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The Federal Reserve in the Shadow of the Bank of Japan

Thomas F. Cargill; Gerald P. O'Driscoll Jr.

Title:
The Federal Reserve in the Shadow of the Bank of Japan
Author(s):
Cargill, Thomas F.
O'Driscoll Jr., Gerald P.
Date:
Type:
Reports
Department(s):
Center on Japanese Economy and Business
Persistent URL:
Series:
Center on Japanese Economy and Business Working Papers
Part Number:
362
Publisher:
Center on Japanese Economy and Business, Graduate School of Business, Columbia University
Publisher Location:
New York
Abstract:
Many commentators on Federal Reserve policy over the past decade devote little attention to the experience of other central banks and especially the experience of Japan and the Bank of Japan. In fact, there is very little that is new in the U.S. situation that had not already been experienced by Japan and the Bank of Japan over a decade earlier. Many commentators view Federal Reserve policy as unique and special with regard to other central banks; however, the differences between the financial and economic stress experienced by Japan and the United States pale in comparison to the similarities. In many respects, the Federal Reserve is in the shadow of Bank of Japan and a better understanding of the comparative records of the two central banks offers important insight into central bank policy. The paper explores three aspects of the relationship between the Bank of Japan and the Federal Reserve . First, the asset bubbles and bursting of those bubbles in Japan (1985 to 1991) and the United States (2001 to 2006) were both the result of central bank policy errors combined with a flawed financial structure. Second, the political economy of the operating environment of the Bank of Japan and the Federal Reserve ensures continued suboptimal monetary policy regardless of institutional redesigns of the central bank. Third, the Bank of Japan and the Federal Reserve together present a serious contradiction to the conventional wisdom that legal independence is the foundation for optimal central bank policy outcomes. A concluding section brings together the main points of the discussion. These suggest that a better understanding of Federal Reserve policy since the start of the new century might start with a review of Japan and the Bank of Japan.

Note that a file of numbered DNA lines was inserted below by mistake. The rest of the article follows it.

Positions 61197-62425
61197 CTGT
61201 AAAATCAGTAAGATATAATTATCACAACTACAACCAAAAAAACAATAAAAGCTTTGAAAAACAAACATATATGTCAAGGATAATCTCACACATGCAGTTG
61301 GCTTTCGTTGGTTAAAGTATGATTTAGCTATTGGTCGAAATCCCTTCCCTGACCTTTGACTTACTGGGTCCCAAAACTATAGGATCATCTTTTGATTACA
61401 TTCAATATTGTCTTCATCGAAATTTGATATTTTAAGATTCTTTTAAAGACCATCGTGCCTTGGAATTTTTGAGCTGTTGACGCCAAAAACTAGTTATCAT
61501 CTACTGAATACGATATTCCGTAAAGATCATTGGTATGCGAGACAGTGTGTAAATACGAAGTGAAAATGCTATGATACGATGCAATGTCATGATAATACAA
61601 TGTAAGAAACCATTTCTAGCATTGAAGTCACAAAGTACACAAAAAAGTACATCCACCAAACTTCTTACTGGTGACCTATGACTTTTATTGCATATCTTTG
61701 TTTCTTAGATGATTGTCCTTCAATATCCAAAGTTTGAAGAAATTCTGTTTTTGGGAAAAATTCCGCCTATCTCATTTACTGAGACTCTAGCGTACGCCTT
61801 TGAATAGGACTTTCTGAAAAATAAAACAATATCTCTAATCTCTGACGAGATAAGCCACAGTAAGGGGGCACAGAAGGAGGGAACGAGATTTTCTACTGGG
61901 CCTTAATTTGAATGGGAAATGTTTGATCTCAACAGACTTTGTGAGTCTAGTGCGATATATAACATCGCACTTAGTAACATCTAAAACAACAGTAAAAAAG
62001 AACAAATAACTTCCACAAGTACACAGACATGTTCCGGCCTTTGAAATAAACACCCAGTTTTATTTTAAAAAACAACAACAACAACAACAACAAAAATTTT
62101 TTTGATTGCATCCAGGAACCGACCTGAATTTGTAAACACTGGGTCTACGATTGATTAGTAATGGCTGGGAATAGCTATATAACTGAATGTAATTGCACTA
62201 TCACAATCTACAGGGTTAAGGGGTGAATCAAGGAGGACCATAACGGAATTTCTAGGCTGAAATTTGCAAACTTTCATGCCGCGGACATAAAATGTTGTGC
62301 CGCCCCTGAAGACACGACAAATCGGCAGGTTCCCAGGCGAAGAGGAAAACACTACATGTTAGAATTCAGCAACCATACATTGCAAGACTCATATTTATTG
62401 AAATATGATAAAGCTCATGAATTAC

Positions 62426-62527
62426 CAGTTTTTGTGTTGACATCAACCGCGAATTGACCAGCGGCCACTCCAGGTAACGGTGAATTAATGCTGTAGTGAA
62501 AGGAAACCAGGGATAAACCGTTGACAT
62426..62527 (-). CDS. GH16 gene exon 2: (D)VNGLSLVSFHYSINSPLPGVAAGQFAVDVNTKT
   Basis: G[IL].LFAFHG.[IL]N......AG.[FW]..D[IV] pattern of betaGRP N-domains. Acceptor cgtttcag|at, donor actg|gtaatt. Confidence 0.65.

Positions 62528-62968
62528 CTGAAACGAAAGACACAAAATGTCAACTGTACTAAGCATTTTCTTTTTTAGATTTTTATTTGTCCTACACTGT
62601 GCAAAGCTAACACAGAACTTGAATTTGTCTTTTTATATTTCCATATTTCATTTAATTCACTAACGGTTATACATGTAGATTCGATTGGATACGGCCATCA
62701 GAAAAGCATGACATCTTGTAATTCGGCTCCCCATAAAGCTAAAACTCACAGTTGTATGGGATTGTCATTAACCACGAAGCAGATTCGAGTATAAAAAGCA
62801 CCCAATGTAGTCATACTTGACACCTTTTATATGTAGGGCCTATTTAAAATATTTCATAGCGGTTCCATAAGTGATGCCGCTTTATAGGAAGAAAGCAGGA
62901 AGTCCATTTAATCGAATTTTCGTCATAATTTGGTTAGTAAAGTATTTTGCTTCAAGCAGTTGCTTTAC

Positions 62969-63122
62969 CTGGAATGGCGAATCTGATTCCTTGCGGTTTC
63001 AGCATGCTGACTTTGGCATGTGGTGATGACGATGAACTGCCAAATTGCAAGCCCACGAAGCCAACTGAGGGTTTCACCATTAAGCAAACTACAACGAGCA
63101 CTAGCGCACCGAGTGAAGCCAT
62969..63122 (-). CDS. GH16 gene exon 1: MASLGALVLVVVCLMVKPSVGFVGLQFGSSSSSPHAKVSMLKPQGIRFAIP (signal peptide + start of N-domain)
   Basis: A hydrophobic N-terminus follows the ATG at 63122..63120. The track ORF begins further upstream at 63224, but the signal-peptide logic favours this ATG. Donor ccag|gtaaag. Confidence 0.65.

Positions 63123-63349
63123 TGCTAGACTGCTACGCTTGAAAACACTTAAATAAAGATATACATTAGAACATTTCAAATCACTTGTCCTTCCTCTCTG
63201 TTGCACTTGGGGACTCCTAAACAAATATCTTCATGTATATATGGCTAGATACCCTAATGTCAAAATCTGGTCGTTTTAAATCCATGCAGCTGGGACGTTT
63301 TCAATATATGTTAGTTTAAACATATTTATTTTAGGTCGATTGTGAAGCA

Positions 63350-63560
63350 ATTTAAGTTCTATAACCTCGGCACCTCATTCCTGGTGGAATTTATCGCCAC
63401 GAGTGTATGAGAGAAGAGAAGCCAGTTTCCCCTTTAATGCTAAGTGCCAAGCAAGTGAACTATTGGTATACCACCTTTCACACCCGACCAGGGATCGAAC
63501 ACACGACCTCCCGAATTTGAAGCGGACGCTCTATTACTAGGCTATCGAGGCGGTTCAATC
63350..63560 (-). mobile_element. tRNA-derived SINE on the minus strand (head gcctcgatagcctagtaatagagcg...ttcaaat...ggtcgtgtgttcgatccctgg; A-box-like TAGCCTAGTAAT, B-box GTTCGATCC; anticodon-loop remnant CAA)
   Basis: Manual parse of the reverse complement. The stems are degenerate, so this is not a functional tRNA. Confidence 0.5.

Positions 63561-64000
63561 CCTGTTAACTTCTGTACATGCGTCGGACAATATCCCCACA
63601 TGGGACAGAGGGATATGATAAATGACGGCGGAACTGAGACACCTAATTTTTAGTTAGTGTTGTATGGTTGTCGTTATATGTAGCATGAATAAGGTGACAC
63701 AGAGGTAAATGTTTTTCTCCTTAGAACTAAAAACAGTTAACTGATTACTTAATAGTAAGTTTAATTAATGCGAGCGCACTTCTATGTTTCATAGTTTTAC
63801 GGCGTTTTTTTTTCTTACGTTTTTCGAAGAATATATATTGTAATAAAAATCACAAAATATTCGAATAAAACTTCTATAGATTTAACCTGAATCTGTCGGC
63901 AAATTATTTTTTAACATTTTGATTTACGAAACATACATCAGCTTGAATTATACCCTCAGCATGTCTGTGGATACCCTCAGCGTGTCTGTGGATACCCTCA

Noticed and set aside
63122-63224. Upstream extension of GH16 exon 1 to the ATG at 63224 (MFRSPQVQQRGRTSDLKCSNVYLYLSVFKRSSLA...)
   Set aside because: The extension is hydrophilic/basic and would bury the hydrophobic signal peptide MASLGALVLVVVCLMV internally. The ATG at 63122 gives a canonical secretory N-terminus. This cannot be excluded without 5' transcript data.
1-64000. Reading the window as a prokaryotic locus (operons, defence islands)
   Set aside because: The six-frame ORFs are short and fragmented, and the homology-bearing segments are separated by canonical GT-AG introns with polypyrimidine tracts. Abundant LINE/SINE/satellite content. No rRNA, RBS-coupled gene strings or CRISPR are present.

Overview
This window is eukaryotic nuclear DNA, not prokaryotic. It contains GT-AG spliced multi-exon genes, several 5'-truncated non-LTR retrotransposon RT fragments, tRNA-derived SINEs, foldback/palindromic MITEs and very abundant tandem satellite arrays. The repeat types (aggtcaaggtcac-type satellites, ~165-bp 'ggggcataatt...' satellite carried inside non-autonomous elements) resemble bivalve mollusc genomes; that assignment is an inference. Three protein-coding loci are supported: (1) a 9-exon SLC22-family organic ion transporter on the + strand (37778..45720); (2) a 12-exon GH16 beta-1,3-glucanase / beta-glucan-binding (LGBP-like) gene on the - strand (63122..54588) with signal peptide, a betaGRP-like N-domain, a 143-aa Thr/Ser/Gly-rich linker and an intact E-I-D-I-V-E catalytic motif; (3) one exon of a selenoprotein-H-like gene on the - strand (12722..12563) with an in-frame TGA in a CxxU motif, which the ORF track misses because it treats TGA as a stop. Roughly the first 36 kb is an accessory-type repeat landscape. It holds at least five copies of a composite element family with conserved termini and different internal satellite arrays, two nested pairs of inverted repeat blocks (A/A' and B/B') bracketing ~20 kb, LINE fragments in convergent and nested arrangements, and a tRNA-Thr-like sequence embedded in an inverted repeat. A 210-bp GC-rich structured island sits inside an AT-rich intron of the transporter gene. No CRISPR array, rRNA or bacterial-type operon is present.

Subject(s):
Finance
Banks and banking, Central
Financial crises
Economic policy
United States. Federal Reserve Board
Nihon Ginkō
Item views
124
Metadata:
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Suggested Citation:
Thomas F. Cargill, Gerald P. O'Driscoll Jr., , The Federal Reserve in the Shadow of the Bank of Japan, Columbia University Academic Commons, .

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